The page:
Ms. Chamindry SaparamaduHema, thanks for a very good analysis. Can you be the Anonymous Author and Produce a Sri Lankan version of Common Sense in Sinhala, Tamil and English? You will do as much service to Lanka, the Land of Native Veddah Aethho, just like Thomas Paine did for America and France.You can expand this write up, and get there.

    Say, Because I have Common Sense, I will not vote for Mr. Rajapaksa and their criminal cronies for a continuation of a Family Dynasty, and say that Sri Lanka is a Republic.

    Rajapaksa had the opportunity. The power corrupted them. The People are sick of them. They even used Buddhism towards their ends. Even Sinhala Buddhists are fed up them, and they are showing their true colors.

    An Anonymous Author like Thomas Paine is needed with a Common Sense Pamphlet to expose the King, King George, the Rajapaksa Clan. Read, the Common Sense Pamphlet , by Thomas Paine, that inspired the American Revolution along with the other events. Common Sense (pamphlet)


    Produce a Commons sense Pamphlet for Sri Lanka and say why it is in the best interest of the people of Sri Lanka to remove the King, aka Rajapaksa Dynasty from power and let the Republic be a Republic and Not a dynasty. This Pamphlet, in Sinhala, Tamil and English, need to be sent to each and every Sri Lankan Citizen, just like Thomas Paine’s Common Sense pamphlet.

    Common Sense[1] is a pamphlet written by Thomas Paine in 1775–76 that inspired people in the Thirteen Colonies to declare and fight for independence from Great Britain in the summer of 1776. In clear, simple language it explained the advantages of and the need for immediate independence. It was published anonymously on January 10, 1776, at the beginning of the American Revolution and became an immediate sensation. It was sold and distributed widely and read aloud at taverns and meeting places. Washington had it read to all his troops, which at the time had surrounded the British army in Boston. In proportion to the population of the colonies at that time (2.5 million), it had the largest sale and circulation of any book published in American history.[2]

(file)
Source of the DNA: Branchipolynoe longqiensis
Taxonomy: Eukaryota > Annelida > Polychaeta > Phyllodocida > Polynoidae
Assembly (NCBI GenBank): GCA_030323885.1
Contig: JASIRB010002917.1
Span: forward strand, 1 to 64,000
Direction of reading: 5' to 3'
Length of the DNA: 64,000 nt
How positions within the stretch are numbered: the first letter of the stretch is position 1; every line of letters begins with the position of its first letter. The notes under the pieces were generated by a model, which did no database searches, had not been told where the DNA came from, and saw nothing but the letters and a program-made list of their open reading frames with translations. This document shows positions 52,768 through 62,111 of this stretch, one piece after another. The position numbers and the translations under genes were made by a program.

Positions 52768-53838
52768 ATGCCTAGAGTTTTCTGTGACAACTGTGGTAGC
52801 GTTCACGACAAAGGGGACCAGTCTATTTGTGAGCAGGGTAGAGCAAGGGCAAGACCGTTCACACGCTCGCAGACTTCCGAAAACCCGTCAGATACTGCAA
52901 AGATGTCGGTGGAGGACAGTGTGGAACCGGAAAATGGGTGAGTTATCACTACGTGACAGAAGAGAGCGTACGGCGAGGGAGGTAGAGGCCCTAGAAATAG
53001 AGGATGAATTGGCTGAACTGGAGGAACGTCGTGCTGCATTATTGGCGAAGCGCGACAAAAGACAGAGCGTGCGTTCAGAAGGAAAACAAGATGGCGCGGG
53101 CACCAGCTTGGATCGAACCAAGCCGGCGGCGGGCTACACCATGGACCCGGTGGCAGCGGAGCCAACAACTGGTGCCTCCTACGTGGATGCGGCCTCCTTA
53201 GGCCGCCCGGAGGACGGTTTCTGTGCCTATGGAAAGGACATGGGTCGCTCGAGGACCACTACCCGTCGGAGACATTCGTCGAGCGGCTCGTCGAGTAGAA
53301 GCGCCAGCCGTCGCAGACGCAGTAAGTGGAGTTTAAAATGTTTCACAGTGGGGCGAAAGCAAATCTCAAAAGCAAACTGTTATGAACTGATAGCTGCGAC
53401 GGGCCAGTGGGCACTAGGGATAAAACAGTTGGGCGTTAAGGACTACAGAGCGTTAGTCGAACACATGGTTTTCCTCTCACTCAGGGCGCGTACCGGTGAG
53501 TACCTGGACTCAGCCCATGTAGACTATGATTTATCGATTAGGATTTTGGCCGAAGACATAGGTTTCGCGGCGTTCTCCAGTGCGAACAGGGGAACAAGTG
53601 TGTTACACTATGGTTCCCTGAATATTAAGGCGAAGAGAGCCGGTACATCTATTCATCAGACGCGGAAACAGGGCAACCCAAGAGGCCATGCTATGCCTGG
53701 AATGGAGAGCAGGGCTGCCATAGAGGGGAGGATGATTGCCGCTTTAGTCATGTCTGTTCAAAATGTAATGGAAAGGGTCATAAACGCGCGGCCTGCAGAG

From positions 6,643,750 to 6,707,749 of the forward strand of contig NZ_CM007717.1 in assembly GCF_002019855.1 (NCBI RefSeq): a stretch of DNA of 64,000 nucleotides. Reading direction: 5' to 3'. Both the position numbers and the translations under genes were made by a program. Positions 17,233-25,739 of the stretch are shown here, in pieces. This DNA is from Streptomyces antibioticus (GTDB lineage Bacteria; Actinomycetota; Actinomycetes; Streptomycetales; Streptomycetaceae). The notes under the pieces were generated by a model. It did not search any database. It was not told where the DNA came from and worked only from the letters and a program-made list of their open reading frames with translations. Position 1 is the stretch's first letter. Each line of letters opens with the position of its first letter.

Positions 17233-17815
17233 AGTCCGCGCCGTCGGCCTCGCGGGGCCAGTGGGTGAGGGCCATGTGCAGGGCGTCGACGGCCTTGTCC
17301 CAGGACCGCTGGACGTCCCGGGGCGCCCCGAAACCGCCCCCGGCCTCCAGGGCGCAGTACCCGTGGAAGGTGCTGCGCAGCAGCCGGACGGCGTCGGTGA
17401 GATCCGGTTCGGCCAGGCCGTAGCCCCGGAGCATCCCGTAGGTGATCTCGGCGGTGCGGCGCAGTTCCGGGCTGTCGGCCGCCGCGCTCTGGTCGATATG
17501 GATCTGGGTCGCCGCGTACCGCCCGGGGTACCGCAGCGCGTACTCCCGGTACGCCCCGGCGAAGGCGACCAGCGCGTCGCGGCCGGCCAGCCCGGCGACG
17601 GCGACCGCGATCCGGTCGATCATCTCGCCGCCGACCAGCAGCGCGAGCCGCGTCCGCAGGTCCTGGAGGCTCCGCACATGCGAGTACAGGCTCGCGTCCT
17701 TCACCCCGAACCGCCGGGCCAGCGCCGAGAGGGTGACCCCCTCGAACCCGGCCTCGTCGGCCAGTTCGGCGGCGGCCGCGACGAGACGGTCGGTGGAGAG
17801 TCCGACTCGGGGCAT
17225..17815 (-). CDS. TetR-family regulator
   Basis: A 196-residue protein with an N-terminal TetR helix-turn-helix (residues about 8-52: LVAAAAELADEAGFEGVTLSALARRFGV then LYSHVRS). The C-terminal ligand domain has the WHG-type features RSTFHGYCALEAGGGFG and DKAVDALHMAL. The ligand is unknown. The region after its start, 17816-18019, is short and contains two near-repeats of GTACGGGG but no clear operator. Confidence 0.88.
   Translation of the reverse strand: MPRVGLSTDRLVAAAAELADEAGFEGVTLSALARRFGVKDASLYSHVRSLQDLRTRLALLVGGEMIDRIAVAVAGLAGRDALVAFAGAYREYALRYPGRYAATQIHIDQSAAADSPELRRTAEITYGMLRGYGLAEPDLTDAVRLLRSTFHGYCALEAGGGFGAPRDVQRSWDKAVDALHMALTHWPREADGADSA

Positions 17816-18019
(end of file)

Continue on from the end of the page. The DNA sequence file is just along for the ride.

Common Sense presented the American colonists with an argument for freedom from British rule at a time when the question of whether or not to seek independence was the central issue of the day. Paine wrote and reasoned in a style that common people understood. Forgoing the philosophical and Latin references used by Enlightenment era writers, he structured Common Sense as if it were a sermon, and relied on Biblical references to make his case to the people.[3] He connected independence with common dissenting Protestant beliefs as a means to present a distinctly American political identity.[4] Historian Gordon S. Wood described Common Sense as “the most incendiary and popular pamphlet of the entire revolutionary era”.[5]

    • 5

      This is a rather long winded piece about a non-event!

      The bottom line is NO ONE will vote for the ALL TIME LOSER Ranil Wickramasinghe – so the UNP is dead in the water NOW that Ranil has declared his intention to contest! Ranil is a shameless Dictator in the UNP! Nor does anyone have confidence in Sajith the moron who does NOT have a degree from LSE..

      Fact is that Mahinda Jarapassa regime won Uva- albeit with a reduced majority.

      Sobitha thero or Chandrika Bandaranaiayake will need to come forward as joint opposition candidate to defeat Jarapassa…
      Even the biggest Sinhala modayas will not vote for Ranil or Sajith!

      • 5

        Dead on Don… I will NOT vote for loooooser Ranil who anyway has a secret pact with Rajapaksa…

      • 1